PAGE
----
Collier Edition

Diet & Exercise

By Dennis Lucas, D.M.D. –

Diet & ExerciseHere we are again, or shall I say already; January 1st and time for our New Years resolutions.  We all have done it, this year I am going to:

Stop Smoking, Exercise every day, Lose weight, Eat better and Floss everyday.

Wait a minute, did I say floss everyday? What kind of a resolution is that? We are so conditioned to resolve to make changes that may be a direct result of over indulging during the holiday season or change long established bad habits; but why not a fitness program for our mouths?

Our mouths are an amazing part of our bodies. We use them to communicate by speaking and smiling, to fuel ourselves by eating, and to express affection with a kiss. But most people don’t think about how healthy habits and a healthy lifestyle play an important role in our oral hygiene. People who have healthy habits tend to have good dental hygiene habits and people with a healthy lifestyle have an easier time maintaining a healthy mouth.

Good oral health is important to total health
Did you know that your oral health is connected to many other health conditions beyond your mouth? Your mouth is a window to your body’s overall health.

Sometimes the first sign of a disease shows up in your mouth. In other cases infections in your mouth such as periodontal (gum) disease, can cause problems in other areas of your body.

An estimated 80 percent of American adults currently have some form of periodontal disease. Periodontal diseases range from simple gum inflammation to serious diseases that result in major damage to the soft tissue and bone that support the teeth. In the worst cases, teeth are lost.

The mouth – body connection
Your mouth is normally teeming with bacteria. Usually you can keep these bacteria under control with good oral health practices such as daily brushing, flossing, and your routine dental visits. When your gums are healthy, bacteria in your mouth usually don’t enter your bloodstream. However, gum disease may provide bacteria a port of entry into your bloodstream.

Periodontal diseases are inflammatory conditions that were once thought to have affected the mouth alone. Emerging evidence has changed this view and now suggests that periodontal disease may play a role in numerous conditions that impact systemic (general) health and well being.

The signs and symptoms of many potentially life-threatening diseases appear in the mouth first. Here’s a look at some of the diseases and conditions that may be linked to oral health:
. Cardiovascular disease . Pregnancy and birth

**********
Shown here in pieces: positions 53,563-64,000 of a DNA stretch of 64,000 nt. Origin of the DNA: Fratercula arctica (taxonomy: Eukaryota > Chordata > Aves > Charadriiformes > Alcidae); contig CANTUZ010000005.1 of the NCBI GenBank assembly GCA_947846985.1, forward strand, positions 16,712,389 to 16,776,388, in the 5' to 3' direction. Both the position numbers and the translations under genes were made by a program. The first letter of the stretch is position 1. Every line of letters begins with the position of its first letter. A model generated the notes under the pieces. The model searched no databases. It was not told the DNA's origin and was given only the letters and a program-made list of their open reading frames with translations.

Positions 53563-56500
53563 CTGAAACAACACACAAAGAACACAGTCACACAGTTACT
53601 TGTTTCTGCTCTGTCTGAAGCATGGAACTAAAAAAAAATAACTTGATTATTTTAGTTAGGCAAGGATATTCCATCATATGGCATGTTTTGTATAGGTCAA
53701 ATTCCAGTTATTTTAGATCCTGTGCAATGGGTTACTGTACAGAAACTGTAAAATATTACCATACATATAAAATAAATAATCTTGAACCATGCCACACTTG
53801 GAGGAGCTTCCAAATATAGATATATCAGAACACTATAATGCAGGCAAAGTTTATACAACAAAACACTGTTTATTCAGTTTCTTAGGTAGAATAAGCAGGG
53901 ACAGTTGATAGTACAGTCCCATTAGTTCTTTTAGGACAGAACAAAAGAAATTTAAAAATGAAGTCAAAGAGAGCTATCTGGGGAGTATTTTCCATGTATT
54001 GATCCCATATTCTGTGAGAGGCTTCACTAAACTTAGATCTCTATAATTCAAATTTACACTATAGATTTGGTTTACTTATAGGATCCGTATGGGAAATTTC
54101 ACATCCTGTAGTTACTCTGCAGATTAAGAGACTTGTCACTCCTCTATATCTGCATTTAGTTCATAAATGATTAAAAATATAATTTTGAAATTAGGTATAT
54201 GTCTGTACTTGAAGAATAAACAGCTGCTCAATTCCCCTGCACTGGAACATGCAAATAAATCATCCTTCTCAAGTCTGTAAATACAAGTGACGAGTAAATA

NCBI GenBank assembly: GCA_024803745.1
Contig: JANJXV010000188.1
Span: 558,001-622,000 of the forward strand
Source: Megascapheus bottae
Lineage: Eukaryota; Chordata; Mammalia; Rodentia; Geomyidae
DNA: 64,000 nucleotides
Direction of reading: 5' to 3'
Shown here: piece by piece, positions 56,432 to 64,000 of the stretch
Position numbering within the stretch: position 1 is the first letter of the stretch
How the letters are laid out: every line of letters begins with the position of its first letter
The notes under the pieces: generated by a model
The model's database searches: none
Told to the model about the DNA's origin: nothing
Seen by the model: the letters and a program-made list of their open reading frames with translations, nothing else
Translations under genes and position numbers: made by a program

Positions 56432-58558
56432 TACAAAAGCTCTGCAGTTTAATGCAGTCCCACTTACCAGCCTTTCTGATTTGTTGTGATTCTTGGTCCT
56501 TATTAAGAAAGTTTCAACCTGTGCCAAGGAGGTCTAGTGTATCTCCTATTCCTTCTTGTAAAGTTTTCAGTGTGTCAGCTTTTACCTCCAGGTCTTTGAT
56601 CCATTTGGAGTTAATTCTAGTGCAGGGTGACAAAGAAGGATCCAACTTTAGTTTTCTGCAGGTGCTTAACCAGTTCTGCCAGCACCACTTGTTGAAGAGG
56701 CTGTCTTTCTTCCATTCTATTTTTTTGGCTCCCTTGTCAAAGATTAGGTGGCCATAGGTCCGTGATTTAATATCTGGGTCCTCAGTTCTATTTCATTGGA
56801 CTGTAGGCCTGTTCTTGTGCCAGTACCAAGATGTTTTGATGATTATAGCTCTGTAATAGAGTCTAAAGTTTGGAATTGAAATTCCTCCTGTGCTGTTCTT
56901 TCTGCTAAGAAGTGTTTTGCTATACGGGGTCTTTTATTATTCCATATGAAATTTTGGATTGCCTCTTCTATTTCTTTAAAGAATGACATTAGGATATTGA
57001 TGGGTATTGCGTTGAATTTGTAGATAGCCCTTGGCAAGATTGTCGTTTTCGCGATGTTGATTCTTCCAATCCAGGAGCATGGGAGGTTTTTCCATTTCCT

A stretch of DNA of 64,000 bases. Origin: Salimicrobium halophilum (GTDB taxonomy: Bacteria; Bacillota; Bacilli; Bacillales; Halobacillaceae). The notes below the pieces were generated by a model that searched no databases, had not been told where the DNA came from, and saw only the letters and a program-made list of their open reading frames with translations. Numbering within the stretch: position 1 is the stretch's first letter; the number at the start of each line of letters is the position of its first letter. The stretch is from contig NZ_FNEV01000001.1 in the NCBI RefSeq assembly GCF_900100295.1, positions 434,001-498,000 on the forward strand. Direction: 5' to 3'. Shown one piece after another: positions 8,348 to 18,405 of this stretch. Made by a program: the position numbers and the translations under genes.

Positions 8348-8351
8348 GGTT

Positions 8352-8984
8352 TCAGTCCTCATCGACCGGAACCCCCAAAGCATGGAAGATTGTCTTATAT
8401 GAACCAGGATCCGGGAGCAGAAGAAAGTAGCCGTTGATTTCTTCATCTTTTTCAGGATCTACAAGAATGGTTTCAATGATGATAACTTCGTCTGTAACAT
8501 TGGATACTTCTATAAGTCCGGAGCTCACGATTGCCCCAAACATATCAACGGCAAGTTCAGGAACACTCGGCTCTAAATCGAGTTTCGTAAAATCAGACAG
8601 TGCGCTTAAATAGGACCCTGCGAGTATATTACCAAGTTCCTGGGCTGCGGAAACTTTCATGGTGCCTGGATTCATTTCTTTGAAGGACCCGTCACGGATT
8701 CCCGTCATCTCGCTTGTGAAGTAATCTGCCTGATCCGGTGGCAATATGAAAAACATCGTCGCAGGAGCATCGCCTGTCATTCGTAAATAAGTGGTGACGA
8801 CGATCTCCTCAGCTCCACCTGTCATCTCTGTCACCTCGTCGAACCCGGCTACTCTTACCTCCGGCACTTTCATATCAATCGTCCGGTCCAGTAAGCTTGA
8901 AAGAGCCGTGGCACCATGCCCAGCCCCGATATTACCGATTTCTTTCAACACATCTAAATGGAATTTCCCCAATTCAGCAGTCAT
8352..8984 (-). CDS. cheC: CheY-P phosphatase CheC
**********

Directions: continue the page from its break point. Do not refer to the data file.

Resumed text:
. Diabetes . HIV/AIDS . Osteoporosis . Stroke
. Rheumatoid Arthritis . Alzheimer’s

Research has shown, and experts agree, that there is an association between periodontal disease and other chronic inflammatory conditions. Therefore, treating inflammation may not only help manage periodontal diseases but may also help with the management of other chronic inflammatory conditions.

It is important that patients diagnosed with periodontal disease work with their dentist and hygienist to manage and control this serious bacterial infection.

Healthy Mouth… Healthy Body
Dental hygiene along with living a healthy lifestyle requires making good choices. Pairing a few well-known healthy lifestyle habits with your daily oral health regimen may also help reduce your risk for periodontal disease.

Eat and drink up
Eating a balanced diet leads to proper nutrition and helps in keeping the body running effectively.

Hit the gym
Researchers found that subjects who maintained a healthy weight and had high levels of physical fitness had a lower incidence of severe periodontitis than those that did not exercise. Exercise will burn off excessive carbohydrates, reduce inflammation, help the body use vitamins and minerals more effectively, and improve circulation.

Here are some simple ways to combat periodontal disease:

Brush & floss daily
Take your time and do it right! Electric toothbrushes are best, and the sound wave activity of the Sonicare bursts bacteria cells!

Use an anti-bacterial mouthwash
It helps to disinfect the teeth and gums, and reduces the number of bacteria.

Straighten your teeth
Crowded teeth are nearly impossible to keep clean and floss. Orthodontic treatment can greatly reduce inflammation and periodontal disease. Invisalign is often a simple way to accomplish this.

Routine dental visits
Professional cleanings and checkups make you feel good, look good, and could be a lifesaver!

So this year why not resolve to practice good oral hygiene every day, your whole body is counting on you.

Happy New Year

Dennis Lucas, DMD
1000 Tamiami Trail North, Suite 302
Naples, Florida 34102
239-262-5851
www.drdennislucas.com

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